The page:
• If it be asked what telegraphic system is specifically announced as the most developed and extended throughout the world, the answer would seem to be definitely and summarily given in the proceedings of the International Telegraphic Convention held in Paris in March, 1865, composed of the representatives of twenty of the principal nations of Europe, assembled for the special purpose of examining the various projects, in order to adopt a uniform system, and to regulate international telegraphy for their common benefit. They thus decree in their third article; "L'appareil Morse reste provisoirement adopté pour le service des fils internationaux." Concise as is this announcement, as the result of their deliberations, it proclaims that the Morse system—an American system—is preferred for special international service throughout Europe.
  • ... Gauss and Weber developed an electrical two wires telegraph in 1833 for the synchronisation of observations and tested the transmission of words through an elaborate code (Stevens et al. 1838). Their scientific breakthrough led to the first commercial patent by Wheatstone in 1837 for a five wires telegraph leading immediately to the exploitation of lines between London, Liverpool, Manchester and Birmingham along the new railroad network. This telegraph was using a code able to transmit 20 letters, the other ones having to be omitted. The continental testing of this system in 1840 involved the Director of the Royal Observatory of Belgium, Quetelet and Gauss. The scientific objective being network science coordinating magnetic observatories (Quetelet, 1840). Similar developments in the United States led Morse to design a stable telegraph with a coding system able to transmit many more characters which the US Supreme Court recognized in 1854 as the only patented telegraph system.
  • During the voyage of the packet ship Sully from Havre to New York, in October, 1832, a conversation arose one day in the cabin upon electricity and magnetism. Dr. Charles T. Jackson, of Boston, described an experiment recently made in Paris with an electro-magnet, by means of which elec­tricity had been transmitted through a great length of wire, arranged in circles around the walls of a large apartment. The transmission had been instantaneous, and it seemed as though the flight of electricity was too rapid to be measured. Among the group of passengers no one listened more attentively to Dr. Jackson's recital than a New York artist, named Samuel Finley Breece Morse, who was returning from a three years' residence in Europe, whither he had gone for improve­ment in his art. ...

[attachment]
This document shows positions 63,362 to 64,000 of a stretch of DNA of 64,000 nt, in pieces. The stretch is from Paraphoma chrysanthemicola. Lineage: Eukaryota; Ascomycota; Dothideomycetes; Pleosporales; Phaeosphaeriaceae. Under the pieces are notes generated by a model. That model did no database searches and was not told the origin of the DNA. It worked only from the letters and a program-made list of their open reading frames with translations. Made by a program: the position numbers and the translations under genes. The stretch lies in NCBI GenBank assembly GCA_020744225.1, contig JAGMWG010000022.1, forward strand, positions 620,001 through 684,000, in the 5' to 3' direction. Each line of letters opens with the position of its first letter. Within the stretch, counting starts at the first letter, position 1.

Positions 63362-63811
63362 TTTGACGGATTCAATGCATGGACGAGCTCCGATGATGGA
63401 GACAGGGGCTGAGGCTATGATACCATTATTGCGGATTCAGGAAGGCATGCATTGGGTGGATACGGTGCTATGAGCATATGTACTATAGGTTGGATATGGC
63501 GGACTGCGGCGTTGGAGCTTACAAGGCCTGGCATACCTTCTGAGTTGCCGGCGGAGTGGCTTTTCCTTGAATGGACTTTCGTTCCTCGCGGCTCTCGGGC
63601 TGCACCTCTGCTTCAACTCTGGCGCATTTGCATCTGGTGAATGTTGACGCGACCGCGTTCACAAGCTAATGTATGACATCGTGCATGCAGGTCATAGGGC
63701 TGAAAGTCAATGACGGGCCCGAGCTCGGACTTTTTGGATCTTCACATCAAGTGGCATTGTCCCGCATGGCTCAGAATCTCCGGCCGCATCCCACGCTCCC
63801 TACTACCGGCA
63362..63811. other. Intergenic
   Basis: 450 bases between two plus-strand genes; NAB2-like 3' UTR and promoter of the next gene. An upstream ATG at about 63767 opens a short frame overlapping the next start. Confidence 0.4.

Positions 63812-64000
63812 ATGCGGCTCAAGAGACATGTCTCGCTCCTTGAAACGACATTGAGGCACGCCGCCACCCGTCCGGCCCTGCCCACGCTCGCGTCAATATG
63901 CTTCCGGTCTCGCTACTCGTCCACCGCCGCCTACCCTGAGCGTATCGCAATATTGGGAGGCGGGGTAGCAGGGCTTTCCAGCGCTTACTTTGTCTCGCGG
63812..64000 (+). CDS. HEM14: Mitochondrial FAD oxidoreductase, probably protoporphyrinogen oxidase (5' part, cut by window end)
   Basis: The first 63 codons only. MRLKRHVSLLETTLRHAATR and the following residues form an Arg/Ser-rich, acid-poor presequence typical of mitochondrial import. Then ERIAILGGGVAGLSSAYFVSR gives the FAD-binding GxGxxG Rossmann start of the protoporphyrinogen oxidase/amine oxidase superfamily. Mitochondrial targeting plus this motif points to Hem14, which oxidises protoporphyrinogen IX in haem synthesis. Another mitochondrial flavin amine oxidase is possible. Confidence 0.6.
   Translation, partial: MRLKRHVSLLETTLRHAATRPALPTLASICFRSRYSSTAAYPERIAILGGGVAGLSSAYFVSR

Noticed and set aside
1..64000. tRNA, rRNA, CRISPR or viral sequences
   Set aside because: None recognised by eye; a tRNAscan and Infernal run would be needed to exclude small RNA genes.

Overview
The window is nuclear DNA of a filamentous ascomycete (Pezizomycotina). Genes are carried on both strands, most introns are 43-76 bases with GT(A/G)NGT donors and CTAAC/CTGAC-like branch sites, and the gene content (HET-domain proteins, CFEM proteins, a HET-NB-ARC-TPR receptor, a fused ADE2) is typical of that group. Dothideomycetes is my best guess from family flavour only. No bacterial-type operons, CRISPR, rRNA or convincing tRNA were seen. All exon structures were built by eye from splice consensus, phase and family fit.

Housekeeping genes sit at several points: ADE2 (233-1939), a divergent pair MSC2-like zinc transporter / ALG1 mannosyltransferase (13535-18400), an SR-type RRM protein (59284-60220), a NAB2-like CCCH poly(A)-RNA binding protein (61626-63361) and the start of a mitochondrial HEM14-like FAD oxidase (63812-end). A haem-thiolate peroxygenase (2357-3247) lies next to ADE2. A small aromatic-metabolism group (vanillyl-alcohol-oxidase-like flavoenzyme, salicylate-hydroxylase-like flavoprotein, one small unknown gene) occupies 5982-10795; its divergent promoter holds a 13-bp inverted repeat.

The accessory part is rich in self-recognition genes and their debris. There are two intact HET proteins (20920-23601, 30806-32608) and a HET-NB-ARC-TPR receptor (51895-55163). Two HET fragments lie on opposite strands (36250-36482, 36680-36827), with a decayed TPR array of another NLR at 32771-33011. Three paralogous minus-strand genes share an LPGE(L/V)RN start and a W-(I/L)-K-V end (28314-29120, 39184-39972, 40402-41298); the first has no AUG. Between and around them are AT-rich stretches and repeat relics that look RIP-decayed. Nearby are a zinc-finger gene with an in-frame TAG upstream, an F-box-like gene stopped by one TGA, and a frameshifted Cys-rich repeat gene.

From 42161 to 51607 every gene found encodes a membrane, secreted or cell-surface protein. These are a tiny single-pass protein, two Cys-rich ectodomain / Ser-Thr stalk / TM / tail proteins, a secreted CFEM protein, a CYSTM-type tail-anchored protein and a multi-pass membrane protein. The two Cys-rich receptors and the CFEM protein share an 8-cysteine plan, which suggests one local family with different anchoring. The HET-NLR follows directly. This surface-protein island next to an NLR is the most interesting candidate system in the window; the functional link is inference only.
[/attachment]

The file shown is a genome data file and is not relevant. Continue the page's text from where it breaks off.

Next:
"Why," said he, when the doctor had finished, "if that is so, and the presence of electricity could be made visible in any desired part of the circuit, I see no reason why intelli­gence might not be transmitted instantaneously by electric­ity."
    "How convenient it would be," added one of the passen­gers, "if we could send news in that manner."
    "Why can't we?" asked Morse, fascinated by the idea.
    From that hour the subject occupied his thoughts, and he began to exercise his Yankee ingenuity in devising the requisite apparatus.
  • Every day the telegraph lines over the whole country cease work for a short time for the passage of a signal which is sent out from the Observatory at Greenwich exactly at 9 a.m. At the Observatory there is a Standard Clock, and that Standard Clock is the Earth itself. The sky is the dial. Its figures are the stars, and the line of sight of a telescope is the hand which points the hours.